Next week sees the announcement of the winner of this years Man Booker Prize, an annual award that is presented to authors who have produced an outstanding and original piece of fiction. Contenders have already been narrowed down to a shortlist of six authors, who are each hoping to walk away with the prestigious prize and pave the way for international success.
Never before has there been such a diverse range of authors and works of fiction competing against each other. When the competition first started, in 1969, entries were restricted to authors from the UK & Commonwealth, Republic of Ireland and Zimbabwe. Nowadays it has been opened up to include works that have been written by any nationality, so long as they are still written in English and published in the UK and this is reflected more so than ever in this years shortlist. Amongst the six there is the Booker’s first Jamaican shortlistee, two British writers (one of whom has Indian ancestry), two American writers (one of whom has Hawaiian ancestry) and one Nigerian writer. The outcome is that not only is there a vast range of ethnicity, but the style of writing and voices we hear in the text is incredibly varied and all the more difficult to judge.
Here is our look at the six shortlisted authors and their works, to help you make your mind up about who you think should win this year’s Man Booker Prize:
This is Jamaican writer Marlon James’s third novel and it uses the backdrop of the attempted assassination of Bob Marley in 1976 to tell the story of Jamaica over the course of three decades. The New York Times described this novel “Like a Tarantino remake of The Harder They Come but with a soundtrack by Bob Marley and a script by Oliver Stone and William Faulkner”, which we think is an absolutely perfect synopsis. The story is told through the eyes of the characters who are involved and affected by the saga; the seven teenage gunmen, the CIA, reggae groupies and the big ghetto bosses in charge of the assassination plot, and as such there is a fantastic spectrum of voices, which combine to create gripping storytelling at it’s best.
‘A Spool of Blue Thread’ by Anne Tyler (Chatto & Windus)
Anne Tyler has a history of writing about family, in fact she has written 20 novels on the theme, and ‘A Spool of Blue Thread’ shows Tyler off for what she does best. Telling the story of the Whitshanks family over the course of four generations, Tyler creates a jovial novel that is both heartwarming and nostalgic. Like a spool of thread, the story unwinds more and more as we are told about certain events, key moments and hidden secrets. Occasionally becoming knotted and tangled but ultimately entwined in a closeness that can only come from family, the leading character of Abby Whitshank tells the story of how she and Red first fell in love. Each story is told from the porch of the house; a place of comfort and familiarity, which offers the readers and characters a chance to reflect about the passing of time and indeed life itself.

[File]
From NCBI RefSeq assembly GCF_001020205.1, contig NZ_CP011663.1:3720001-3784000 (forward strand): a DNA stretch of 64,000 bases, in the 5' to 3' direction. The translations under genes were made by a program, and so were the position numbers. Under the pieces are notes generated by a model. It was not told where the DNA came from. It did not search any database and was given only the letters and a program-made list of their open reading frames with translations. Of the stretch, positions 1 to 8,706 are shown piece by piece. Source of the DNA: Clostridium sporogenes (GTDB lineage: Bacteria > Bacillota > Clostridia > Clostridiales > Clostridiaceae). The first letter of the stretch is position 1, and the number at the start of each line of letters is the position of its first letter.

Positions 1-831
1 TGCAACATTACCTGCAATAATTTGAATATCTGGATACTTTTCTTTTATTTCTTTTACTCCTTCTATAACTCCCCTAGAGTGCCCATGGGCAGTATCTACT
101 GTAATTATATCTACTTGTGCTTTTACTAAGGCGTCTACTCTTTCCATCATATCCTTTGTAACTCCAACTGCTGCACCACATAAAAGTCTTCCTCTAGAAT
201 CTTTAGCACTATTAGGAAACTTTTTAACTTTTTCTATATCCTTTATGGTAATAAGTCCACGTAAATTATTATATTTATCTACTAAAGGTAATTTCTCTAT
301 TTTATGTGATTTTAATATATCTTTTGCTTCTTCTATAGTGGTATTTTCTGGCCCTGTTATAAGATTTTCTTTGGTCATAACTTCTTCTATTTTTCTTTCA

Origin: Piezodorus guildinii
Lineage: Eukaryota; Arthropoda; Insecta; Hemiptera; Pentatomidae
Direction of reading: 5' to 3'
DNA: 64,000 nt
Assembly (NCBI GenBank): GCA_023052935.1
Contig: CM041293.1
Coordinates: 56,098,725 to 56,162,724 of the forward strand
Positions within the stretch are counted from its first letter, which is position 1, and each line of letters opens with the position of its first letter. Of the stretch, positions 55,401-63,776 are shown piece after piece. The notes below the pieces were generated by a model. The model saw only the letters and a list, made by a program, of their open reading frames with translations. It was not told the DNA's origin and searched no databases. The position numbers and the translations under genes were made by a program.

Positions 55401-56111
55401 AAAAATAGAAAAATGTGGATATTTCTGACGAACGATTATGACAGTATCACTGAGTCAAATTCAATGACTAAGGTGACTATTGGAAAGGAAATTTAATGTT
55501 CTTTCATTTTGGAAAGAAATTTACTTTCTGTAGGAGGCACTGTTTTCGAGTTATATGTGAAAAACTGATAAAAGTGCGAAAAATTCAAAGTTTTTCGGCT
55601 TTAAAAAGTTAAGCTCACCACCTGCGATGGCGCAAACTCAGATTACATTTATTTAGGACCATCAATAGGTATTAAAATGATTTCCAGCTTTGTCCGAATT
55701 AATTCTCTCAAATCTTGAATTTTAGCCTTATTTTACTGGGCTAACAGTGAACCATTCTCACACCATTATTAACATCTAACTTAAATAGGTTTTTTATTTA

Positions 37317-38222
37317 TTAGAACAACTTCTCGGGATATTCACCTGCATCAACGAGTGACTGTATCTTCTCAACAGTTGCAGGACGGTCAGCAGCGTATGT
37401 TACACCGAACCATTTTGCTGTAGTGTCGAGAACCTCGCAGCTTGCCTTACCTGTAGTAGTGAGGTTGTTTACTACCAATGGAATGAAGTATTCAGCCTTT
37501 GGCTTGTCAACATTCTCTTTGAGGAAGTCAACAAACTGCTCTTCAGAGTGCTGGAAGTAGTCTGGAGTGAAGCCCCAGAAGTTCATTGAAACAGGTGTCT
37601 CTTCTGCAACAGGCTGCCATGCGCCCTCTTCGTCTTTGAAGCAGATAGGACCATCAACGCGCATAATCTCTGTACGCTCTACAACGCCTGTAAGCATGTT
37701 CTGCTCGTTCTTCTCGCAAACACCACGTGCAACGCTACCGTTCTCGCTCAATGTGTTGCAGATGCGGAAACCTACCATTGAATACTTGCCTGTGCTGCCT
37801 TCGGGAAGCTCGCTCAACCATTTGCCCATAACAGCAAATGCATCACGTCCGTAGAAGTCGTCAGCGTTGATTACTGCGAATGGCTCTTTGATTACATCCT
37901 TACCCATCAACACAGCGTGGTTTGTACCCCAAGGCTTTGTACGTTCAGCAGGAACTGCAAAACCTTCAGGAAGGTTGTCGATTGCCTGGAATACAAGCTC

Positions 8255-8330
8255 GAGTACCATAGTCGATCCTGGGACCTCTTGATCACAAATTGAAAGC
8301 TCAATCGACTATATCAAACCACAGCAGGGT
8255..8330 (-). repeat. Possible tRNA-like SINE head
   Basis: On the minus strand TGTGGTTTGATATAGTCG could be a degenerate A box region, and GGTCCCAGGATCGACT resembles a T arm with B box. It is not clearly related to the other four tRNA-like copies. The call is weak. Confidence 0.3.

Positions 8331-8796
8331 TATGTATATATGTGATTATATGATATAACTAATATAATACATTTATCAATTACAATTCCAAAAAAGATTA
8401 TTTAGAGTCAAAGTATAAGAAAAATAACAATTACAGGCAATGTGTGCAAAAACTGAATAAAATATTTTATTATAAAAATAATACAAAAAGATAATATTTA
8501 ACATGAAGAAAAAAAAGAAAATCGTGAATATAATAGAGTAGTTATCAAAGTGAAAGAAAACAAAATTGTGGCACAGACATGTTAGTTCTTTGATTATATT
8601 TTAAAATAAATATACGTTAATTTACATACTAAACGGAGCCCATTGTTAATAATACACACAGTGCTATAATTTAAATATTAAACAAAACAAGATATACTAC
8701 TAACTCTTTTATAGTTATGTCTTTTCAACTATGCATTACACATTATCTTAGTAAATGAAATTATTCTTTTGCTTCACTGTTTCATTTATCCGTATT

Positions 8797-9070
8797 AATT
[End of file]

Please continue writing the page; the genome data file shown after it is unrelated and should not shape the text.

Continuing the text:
‘The Fishermen’ by Chigozie Obioma (One, Pushkin Press)
This is Nigerian author, Chigozie Obioma’s first novel and is almost certainly guaranteed to set him up as one of the best new talents to emerge from modern African literature. He manages to combine both an older, traditional storytelling style, with its similarities to the story of Cain and Abel, with a more contemporary moral and purpose that readers of today can relate to. The story is told from the viewpoint of nine-year-old Benjamin, who is the youngest of the four Agwu brothers. Set in 1990s Nigeria, we follow the brothers as they take advantage of the extra freedom they have now that their strict father is working further from home. Deciding to skip school one day, the brothers instead choose to go fishing, where they meet a madman who predicts that the older bother will be killed by one of the others. Will they live up to the prophecy or try to change the course of fate?
‘Satin Island’ by Tom McCarthy (Jonathan Cape)
The Daily Telegraph describes McCarthy as “A Kafka for the Google Age” and where we saw glimpses of it in McCarthy’s last novel, ‘C’, here we see it with much greater ambition. The novel’s main protagonist is a man called U, a corporate anthropologist who runs his own high class consultancy and for whom his staff have come to rely on to translate and control the world around them. He is an unlikely authority figure, who wastes his time looking at the finer details and events in an endless bid to discover the true meaning of life and to share his findings in the greatest book known to man.
Sanjeev Sahota’s second novel explores the lives of Indian migrants working in Sheffield. Focusing specifically on three men; Tarlochan, a former rickshaw driver, the secretive Avtar and the unpredictable Randeep, we discover their rich histories and the very different paths that led them to England. The narrative switches between India and England and takes us back through time to childhood, then back again to present day in a completely effortless manner that helps create a simply unforgettable novel.